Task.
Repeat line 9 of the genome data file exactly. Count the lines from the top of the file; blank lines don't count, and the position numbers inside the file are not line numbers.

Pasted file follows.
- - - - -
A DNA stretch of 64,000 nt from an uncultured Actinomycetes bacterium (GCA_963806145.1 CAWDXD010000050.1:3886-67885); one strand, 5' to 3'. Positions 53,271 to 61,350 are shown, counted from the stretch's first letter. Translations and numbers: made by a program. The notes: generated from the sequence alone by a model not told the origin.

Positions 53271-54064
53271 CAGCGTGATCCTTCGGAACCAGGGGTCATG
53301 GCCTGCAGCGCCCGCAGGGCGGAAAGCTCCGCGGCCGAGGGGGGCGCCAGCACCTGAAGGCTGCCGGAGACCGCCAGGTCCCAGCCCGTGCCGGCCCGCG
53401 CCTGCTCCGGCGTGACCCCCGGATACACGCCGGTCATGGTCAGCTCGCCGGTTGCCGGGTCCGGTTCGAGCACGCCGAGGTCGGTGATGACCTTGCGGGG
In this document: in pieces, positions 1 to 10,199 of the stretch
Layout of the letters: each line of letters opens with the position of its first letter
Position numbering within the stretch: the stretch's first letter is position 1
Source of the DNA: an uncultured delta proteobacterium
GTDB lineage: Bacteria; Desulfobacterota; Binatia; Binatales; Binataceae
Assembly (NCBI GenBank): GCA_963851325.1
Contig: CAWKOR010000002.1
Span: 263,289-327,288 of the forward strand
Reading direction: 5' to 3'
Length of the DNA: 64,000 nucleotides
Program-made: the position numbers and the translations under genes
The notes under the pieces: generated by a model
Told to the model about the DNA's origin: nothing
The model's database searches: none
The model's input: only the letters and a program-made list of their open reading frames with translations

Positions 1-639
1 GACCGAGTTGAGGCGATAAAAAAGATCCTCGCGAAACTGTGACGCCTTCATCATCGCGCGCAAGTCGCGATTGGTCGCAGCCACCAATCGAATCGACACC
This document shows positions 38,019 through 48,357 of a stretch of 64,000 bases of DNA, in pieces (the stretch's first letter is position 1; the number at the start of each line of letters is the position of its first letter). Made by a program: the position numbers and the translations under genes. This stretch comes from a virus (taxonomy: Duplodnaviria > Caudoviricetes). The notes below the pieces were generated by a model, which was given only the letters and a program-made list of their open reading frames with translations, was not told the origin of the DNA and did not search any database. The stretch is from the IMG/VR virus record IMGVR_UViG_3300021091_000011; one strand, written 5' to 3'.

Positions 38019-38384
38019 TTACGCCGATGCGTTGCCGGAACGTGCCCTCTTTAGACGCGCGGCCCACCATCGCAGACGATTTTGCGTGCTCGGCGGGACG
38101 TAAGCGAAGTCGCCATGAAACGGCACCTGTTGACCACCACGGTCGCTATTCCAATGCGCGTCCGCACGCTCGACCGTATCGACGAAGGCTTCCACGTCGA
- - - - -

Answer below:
Source of the DNA: an uncultured delta proteobacterium